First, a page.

Posted by: bmeverett | August 12, 2009

The Chevy Volt Revisited

This is the second in an endless series of futile attempts to bring some sanity to the discussion of the famous Chevy Volt. See my January 18 posting for the first article.
GM unveiled (again) its Chevy Volt plug-in hybrid scheduled to be in show rooms in 2011. GM’s press release is entitled “Chevrolet Volt Expects 230 mpg in City Driving.” The New York Times dutifully reported this event with the headline “GM Puts Volt’s Mileage in Triple Digits.” You can look in vain through either document for any acknowledgment that the 230 mpg number is meaningless, since it measures only the amount of gasoline the car consumes, not the amount of total energy the car consumes. What would happen if Volkswagen announced a diesel model with the headline “The new Volkwagen Jetta Expects Infinite Fuel Mileage”? Why not, since it uses no gasoline at all?
Let’s do this calculation properly. Assume that a new Chevy Volt will run 9,000 miles a year on electricity and 3,000 miles on gasoline and that it gets 50 mpg when the electric engine is running and uses 0.3 kilowatt-hours (kWh) of electricity in all-electric mode. The Volt would therefore use 60 gallons of gasoline and 2,700 kWh of electricity. Transmission and distribution consume about 10% of electricity produced, so the power companies would have to generate 3,000 kWh of electricity. High-tech combined-cycle power plants require about 6,800 British Thermal Units (Btus) of energy per kWh or 17.4 million Btus of natural gas to supply the annual needs of each Volt – equivalent to about 140 gallons of gasoline. Total fuel consumption for the Volt is therefore equivalent to about 200 gallons of gasoline, divided by 12,000 miles equals 60 mpg. Nice, but not triple digits and certainly not 230 mpg.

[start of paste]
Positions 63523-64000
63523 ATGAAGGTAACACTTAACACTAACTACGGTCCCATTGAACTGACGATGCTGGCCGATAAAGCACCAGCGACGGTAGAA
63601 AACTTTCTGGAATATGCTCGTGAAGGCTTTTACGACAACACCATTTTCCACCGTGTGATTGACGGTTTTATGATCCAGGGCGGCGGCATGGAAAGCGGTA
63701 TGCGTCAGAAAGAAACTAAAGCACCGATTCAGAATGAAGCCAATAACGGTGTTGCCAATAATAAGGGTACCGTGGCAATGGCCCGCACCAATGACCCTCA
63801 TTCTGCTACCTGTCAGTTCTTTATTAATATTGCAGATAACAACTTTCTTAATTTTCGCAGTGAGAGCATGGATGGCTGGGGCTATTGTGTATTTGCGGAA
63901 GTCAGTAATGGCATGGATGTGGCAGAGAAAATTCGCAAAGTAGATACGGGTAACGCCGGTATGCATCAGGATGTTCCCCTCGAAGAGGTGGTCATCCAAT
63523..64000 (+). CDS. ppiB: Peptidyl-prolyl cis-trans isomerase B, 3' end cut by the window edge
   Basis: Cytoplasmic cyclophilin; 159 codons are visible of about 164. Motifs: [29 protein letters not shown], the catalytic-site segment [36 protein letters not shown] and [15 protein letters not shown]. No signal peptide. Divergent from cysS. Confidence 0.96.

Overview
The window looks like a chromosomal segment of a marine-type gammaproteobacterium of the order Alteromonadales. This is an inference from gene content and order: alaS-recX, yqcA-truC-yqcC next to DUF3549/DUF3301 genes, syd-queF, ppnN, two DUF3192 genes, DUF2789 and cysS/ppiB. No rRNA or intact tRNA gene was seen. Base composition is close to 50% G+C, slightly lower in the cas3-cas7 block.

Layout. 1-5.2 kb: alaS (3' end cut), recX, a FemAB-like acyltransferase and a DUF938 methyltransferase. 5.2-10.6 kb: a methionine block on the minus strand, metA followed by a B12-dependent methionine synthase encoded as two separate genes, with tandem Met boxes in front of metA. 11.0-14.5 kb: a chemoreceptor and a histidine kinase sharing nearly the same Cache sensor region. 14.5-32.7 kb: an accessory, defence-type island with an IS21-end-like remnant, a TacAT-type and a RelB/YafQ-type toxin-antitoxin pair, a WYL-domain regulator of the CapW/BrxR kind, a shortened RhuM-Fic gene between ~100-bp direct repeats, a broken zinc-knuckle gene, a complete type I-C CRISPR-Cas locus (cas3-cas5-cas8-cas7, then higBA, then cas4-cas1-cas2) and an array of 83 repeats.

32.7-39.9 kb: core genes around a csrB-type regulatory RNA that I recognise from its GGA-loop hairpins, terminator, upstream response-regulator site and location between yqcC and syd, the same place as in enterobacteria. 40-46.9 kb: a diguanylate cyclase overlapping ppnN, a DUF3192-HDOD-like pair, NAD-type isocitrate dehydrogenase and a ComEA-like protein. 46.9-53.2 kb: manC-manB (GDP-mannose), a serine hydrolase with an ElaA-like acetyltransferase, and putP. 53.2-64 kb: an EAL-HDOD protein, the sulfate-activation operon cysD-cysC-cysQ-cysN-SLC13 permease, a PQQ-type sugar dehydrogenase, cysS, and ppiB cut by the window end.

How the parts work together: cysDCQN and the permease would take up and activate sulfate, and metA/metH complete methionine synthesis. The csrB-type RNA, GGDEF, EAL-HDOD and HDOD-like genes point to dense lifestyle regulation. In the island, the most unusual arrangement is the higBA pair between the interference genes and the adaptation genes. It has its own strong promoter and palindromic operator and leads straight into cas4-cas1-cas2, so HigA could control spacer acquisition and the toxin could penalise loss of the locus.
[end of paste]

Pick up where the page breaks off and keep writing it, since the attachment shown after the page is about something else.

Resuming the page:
If the electricity is generated by coal, which is a much less efficient power generation fuel, the Volt would average 43 mpg.
Compare that with a Toyota Prius which uses only gasoline and gets 51 mpg with proven technology. You might get better efficiency with the Volt, but then again you might not. GM has indicated, however, that the Volt will initially cost about $40,000 while a Prius II costs only $22,000. Granted there will be a $7,500 tax credit for purchasing a Volt, but even with this credit, you couldn’t make up this difference in cost, even if the Volt used no fuel at all.
The US Environmental Protection Agency, which is supposed to spend your money to protect your environment, “does applaud GM’s commitment to designing and building the car of the future – an American-made car that will save families money, significantly reduce our dependence on foreign oil and create good-paying American jobs.” Nice work by the EPA. In fact, the Volt will do none of these things.
So let’s review the bidding. GM, which has been hemorrhaging money for years, wants to get back in the black by producing a high-tech marvel that is totally uncompetitive in terms of cost with models already on the market. Why are they doing this? Because it’s far more important to GM’s management to impress their Congressional overseers with their cool technology than it is to sell products profitably in the marketplace. In other words, GM will keep losing money, but Congress will be more inclined to keep funding the losses. Enjoy.



  1. The 2010 Chevy Volt is bound to be a huge hit in the US. It looks great ( for reference) and will be affordable.

    • Re the previous comment, the Chevy Volt may look great, but it is way too expensive to appeal to the average consumer. GM plans to produce 45,000 in 2012 – about 0.3% of US car production. These vehicles will be sold to wealthy gadgeteers under heavy taxpayer subsidy.

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